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Effect of ischemic compression on trigger points in the neck and shoulder muscles in office workers: a cohort study

PainSci » bibliography » Cagnie et al 2013
Tags: treatment, self-treatment, massage, muscle pain, neck, manual therapy, muscle, pain problems, head/neck, spine

Two articles on PainSci cite Cagnie 2013: 1. The Complete Guide to Trigger Points & Myofascial Pain2. Trigger Point Doubts

PainSci commentary on Cagnie 2013: ?This page is one of thousands in the bibliography. It is not a general article: it is focused on a single scientific paper, and it may provide only just enough context for the summary to make sense. Links to other papers and more general information are provided wherever possible.

Yet another deeply flawed trial of ischemic pressure for TrPs: tiny (just 19 subjects), and uncontrolled. They tried to control the experiment by comparing to a no-treatment period before the treatment, but that’s really no different than a simple before-and-after comparison, and it just doesn’t cut it: no matter what the results are, they can’t be taken seriously.

For whatever it's worth — almost nothing — they treated the subjects with eight sessions of massage each, “in which deep pressure was given on the 4 most painful TPs identified during examination.” They measured several things — pain, pressure tolerance, disability, strength — and only clinically change was pain... which they claim without publishing numerical data. Based on a graph, it looks like the change just barely reached the level of clinical significant. In a tiny uncontrolled trial.

Completely unpersuasive! But they conclude: “This study has demonstrated that a 4-week treatment of TPs for IC resulted in a significant improvement in general neck and shoulder complaint.”

~ Paul Ingraham

original abstract Abstracts here may not perfectly match originals, for a variety of technical and practical reasons. Some abstacts are truncated for my purposes here, if they are particularly long-winded and unhelpful. I occasionally add clarifying notes. And I make some minor corrections.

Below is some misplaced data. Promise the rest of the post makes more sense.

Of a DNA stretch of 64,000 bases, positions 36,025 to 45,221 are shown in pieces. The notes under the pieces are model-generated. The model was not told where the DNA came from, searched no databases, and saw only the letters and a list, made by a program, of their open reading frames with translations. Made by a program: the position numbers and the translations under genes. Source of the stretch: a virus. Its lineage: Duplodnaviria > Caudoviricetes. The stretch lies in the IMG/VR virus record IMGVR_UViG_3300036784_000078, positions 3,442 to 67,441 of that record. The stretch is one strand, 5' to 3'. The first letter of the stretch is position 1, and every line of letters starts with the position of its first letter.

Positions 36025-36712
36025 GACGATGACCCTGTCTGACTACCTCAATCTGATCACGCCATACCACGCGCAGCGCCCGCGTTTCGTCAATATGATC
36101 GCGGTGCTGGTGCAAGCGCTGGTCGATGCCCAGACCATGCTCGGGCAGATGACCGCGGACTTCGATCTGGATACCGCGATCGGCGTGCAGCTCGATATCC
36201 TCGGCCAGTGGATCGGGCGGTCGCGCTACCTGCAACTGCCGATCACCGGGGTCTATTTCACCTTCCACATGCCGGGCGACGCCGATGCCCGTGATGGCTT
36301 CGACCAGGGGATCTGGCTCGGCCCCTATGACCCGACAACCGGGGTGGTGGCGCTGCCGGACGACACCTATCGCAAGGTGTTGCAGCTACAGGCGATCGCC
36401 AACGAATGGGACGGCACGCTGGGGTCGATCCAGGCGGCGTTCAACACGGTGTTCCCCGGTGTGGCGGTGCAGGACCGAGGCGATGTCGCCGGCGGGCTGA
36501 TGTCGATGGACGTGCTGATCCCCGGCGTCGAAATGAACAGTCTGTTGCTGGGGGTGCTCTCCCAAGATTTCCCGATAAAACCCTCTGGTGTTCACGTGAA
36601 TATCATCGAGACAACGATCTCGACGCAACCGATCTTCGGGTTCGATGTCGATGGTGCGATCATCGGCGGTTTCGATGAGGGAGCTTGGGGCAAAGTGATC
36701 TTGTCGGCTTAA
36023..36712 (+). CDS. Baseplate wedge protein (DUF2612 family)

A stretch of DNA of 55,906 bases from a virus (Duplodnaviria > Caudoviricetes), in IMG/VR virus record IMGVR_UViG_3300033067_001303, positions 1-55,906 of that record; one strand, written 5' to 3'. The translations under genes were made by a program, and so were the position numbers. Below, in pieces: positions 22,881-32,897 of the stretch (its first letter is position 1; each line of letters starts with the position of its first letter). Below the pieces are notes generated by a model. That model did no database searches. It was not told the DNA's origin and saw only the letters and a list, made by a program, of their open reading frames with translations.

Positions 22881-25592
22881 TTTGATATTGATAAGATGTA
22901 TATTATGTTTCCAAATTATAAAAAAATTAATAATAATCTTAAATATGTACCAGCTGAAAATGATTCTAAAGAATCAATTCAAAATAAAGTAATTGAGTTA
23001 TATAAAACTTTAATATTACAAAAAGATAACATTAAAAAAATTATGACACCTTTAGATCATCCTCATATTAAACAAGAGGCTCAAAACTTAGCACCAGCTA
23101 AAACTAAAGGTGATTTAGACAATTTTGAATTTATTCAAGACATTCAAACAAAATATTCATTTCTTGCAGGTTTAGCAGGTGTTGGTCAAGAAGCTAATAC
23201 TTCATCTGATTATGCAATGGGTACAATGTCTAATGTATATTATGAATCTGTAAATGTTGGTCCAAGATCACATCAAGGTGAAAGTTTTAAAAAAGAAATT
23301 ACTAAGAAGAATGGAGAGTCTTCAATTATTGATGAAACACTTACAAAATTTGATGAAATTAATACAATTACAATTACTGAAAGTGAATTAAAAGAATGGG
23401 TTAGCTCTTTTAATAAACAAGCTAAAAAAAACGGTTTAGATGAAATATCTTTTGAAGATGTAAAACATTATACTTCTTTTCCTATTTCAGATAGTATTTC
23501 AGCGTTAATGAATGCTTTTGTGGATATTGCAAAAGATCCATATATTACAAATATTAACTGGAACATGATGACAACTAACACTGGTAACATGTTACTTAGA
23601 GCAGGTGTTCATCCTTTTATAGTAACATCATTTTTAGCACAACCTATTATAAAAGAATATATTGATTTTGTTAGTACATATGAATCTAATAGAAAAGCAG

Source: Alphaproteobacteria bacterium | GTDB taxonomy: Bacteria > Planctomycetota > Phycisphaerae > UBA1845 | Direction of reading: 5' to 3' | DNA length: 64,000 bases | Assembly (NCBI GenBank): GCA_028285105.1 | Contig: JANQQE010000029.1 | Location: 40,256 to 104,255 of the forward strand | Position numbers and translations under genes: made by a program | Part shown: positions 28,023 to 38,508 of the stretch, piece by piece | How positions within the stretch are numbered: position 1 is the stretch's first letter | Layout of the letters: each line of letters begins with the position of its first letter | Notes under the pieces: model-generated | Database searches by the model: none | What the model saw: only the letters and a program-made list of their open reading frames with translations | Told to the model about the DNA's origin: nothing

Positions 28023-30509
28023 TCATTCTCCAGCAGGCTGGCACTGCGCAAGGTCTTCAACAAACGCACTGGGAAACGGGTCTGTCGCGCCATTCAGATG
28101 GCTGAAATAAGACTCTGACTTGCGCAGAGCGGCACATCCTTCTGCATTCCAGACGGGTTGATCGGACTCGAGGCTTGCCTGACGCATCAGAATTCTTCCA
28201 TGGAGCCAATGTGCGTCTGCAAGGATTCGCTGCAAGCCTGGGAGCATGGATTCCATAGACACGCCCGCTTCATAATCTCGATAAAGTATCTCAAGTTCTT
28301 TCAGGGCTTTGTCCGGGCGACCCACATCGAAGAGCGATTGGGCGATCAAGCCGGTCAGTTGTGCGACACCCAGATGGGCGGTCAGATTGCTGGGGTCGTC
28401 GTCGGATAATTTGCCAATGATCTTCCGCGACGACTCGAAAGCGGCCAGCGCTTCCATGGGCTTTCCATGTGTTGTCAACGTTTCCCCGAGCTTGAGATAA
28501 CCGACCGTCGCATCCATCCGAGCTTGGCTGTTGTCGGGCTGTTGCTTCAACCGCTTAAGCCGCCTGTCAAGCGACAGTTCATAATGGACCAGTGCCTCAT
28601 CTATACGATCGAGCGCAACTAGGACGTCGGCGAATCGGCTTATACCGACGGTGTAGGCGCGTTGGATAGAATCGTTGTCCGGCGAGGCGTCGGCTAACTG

OBJECTIVE: The purpose of this study was to determine the short-term effect of ischemic compression (IC) for trigger points (TPs) on muscle strength, mobility, pain sensitivity, and disability in office workers and the effect on disability and general pain at 6-month follow-up.

METHODS: Nineteen office workers with mild neck and shoulder complaints received 8 sessions of IC in which deep pressure was given on the 4 most painful TPs identified during examination. Outcome measures were general neck and shoulder complaints on a Numeric Rating Scale, Neck Disability Index (NDI), neck mobility (inclinometer), muscle strength (dynamometer), and pain sensitivity (Numeric Rating Scale and algometry). Subjects were tested at baseline (precontrol), after a control period of no treatment of 4 weeks (postcontrol), and after a 4-week intervention training (posttreatment). At 6-month follow-up, pain and disability were inquired.

RESULTS: The results showed a statistically significant decrease in general neck/shoulder pain at posttreatment (P = .001) and at 6-month follow-up (P = .003) compared with precontrol and postcontrol. There was no significant main effect for NDI scores. Pressure pain threshold increased at posttreatment in all 4 treated TPs (P < .001). There was a significant increase in mobility and strength from precontrol/postcontrol to posttreatment (P < .05).

CONCLUSION: This study has demonstrated that a 4-week treatment of TPs for IC resulted in a significant improvement in general neck and shoulder complaints, pressure pain sensitivity, mobility, and muscle strength in the short term in a small sample of office workers with mildly severe chronic pain. At 6-month follow-up, there was a further decrease in general pain, but no change in NDI scores.

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